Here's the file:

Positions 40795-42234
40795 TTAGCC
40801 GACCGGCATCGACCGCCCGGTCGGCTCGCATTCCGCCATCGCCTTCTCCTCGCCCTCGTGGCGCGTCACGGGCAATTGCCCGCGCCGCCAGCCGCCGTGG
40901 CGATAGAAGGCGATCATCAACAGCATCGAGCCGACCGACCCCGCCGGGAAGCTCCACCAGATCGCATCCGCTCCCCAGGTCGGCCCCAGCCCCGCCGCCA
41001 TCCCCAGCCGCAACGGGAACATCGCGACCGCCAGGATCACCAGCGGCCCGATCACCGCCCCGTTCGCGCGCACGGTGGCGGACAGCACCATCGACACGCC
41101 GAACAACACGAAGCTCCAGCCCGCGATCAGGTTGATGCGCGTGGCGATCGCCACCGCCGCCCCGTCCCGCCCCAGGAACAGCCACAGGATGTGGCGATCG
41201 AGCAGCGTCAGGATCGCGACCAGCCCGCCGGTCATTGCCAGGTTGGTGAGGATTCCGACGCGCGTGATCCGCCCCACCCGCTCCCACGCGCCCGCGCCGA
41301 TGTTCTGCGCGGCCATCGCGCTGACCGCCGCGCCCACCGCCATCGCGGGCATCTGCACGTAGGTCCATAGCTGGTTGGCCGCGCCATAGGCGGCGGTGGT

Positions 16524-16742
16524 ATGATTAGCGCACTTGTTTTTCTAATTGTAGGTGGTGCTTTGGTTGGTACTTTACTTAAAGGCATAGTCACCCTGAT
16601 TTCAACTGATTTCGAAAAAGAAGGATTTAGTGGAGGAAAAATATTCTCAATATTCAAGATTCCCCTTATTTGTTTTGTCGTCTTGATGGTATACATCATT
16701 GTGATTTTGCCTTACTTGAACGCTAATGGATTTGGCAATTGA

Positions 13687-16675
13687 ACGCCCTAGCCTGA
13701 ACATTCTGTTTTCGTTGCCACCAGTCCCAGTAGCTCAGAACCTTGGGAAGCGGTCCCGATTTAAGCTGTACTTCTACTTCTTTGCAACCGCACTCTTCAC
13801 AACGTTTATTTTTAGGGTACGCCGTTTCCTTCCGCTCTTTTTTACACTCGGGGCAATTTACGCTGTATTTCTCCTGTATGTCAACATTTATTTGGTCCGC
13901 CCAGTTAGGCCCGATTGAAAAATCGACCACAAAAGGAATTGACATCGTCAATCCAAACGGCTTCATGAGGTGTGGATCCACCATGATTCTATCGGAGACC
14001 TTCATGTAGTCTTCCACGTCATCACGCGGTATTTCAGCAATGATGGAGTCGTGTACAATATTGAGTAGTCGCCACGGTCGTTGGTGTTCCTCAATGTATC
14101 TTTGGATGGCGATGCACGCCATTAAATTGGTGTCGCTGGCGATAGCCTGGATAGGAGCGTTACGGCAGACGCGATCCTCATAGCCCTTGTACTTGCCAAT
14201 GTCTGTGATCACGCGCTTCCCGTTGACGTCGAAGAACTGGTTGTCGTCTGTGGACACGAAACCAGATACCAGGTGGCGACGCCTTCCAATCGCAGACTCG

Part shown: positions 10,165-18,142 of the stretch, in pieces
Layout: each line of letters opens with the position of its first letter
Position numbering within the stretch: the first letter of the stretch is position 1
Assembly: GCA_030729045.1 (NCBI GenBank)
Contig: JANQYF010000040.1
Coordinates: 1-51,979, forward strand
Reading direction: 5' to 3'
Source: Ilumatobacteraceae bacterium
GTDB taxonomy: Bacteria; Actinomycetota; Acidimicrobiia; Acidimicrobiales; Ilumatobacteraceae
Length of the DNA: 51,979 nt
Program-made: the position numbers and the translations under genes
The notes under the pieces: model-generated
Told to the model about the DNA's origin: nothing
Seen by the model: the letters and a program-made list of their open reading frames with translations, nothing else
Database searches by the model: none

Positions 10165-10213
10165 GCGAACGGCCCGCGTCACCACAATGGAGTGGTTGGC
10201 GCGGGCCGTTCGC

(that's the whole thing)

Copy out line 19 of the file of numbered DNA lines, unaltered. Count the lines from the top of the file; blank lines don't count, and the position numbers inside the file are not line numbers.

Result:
14101 TTTGGATGGCGATGCACGCCATTAAATTGGTGTCGCTGGCGATAGCCTGGATAGGAGCGTTACGGCAGACGCGATCCTCATAGCCCTTGTACTTGCCAAT